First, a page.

Proverbs 11:17 "The merciful man does good for his own soul, but he who is cruel troubles his own flesh."
In his book ĎLouder than Wordsí, Pastor Andy Stanley explains that forgiving someone who has wronged you is really a gift to you more than to them: "We have a tendency to view forgiveness as a gift to the one who offended us Ė as a benefit to that person. For this reason, we are hesitant to forgive. Why give something to someone who has already taken something from us? That doesnít make any sense. After all, we are the ones who are owed. But forgiveness is not a gift for someone else. Sure, it may involve granting a pardon for an offense. But thatís just the beginning. The effects of forgiveness run much deeper. For the most part, itís a gift that was designed for us. Its something we give ourselves. Because when you consider everything thatís at stake, the one who benefits the most from forgiveness is the one who grants it, not the one who receives it." I want to offer you his 3-step, biblical solution for how to forgive another so that you can allow God to heal the wound in your heart.
Step #1: Charge the Defendant. Identify what has been taken from me (I know what the person did, but I donít know exactly what the person took). The problem: generalized forgiveness does not heal specific wounds. I may go through the motions of forgiving, but I wonít experience the release from the hurt. Forgiveness centers on canceling debts Ė so I must clearly identify the debt before I act to cancel it. Have I been blamed for something I didnít do? Have I been lied to? Has someone spread gossip about me that has stolen my reputation? Did my mother or father abandon me, or just never gave me the time I really wanted?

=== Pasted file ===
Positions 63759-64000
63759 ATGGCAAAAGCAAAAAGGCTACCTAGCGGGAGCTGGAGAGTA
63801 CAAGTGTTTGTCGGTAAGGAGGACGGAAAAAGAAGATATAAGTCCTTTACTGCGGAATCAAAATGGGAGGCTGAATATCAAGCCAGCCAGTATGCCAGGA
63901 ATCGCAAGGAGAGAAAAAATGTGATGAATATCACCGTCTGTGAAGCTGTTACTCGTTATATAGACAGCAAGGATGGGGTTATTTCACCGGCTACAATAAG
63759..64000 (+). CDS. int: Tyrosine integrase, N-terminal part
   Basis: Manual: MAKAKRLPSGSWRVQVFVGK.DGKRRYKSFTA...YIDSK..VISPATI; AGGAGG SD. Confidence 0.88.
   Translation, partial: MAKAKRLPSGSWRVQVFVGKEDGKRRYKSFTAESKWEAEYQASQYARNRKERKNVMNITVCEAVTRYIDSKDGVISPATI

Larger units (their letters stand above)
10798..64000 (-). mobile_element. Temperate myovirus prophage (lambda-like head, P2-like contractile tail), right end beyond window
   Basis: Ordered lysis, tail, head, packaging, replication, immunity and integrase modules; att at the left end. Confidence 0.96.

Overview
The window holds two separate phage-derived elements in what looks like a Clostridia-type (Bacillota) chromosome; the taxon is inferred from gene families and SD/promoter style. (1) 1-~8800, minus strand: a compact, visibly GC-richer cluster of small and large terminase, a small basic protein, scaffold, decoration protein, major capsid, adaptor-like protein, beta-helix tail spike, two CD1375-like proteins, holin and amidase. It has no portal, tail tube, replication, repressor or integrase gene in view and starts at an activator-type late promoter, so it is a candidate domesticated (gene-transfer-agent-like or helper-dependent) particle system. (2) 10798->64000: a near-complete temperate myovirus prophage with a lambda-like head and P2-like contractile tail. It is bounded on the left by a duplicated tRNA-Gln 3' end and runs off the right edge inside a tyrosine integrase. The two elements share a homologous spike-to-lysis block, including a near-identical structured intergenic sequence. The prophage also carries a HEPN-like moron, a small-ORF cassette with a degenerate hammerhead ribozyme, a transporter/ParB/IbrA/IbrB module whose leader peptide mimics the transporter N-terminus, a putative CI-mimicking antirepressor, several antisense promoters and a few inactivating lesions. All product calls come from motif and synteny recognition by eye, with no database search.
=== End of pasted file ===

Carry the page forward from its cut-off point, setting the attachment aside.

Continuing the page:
Step #2: Drop the Charges. Instead of pressing charges, I make the decision to drop the case. I must declare that the person who offended me doesnít owe me anything anymore. My key: Forgiveness is not a feelingÖitís a decision. I simply choose to cancel the debt. My joy: its between my Father and I - He is pleased with me (I donít need to share it with the one who hurt me). My temptation: to judge whether or not I have forgiven by how I fell toward the offender. But its not about me.
Step #3: Dismiss the Case. I decide that I will not reopen the case. My struggle: my feelings donít just automatically follow my decision to forgive, and my memory isnít erased (when those memories flood back in, my old feelings come back along with them). I must renew my mind all over again and face those memories when they come back (memories arenít my problem Ė its what I choose to do with them that determines their impact). But I mustnít reopen the case Ė go back to Step #1 and pinpoint again that thing that was taken from me. Then, praise my Heavenly Father for giving me the grace and strength to "drop the charges" and forgive, reminding myself that what I have against the offender is nothing compared to what He forgave in me. Donít accept the lie that I never really forgave Ė focus on the TRUTH that I made the decision to cancel the debt, so by Godís promises the debt was cancelled
What memories really are: opportunities to renew my mind with what I know is true and to rejoice in my own forgiveness. Truly forgiving someone doesnít always mean truly forgetting. But if I renew my mind, even painful memories become reminders of His goodness and grace and healing power in my life.
Ed Croteau is a resident of Leeís Summit and hosts a weekly study in Lees Summit called "Faith: Substance and Evidence." He can be reached with your questions through the Leeís Summit Tribune at Editor@lstribune.net.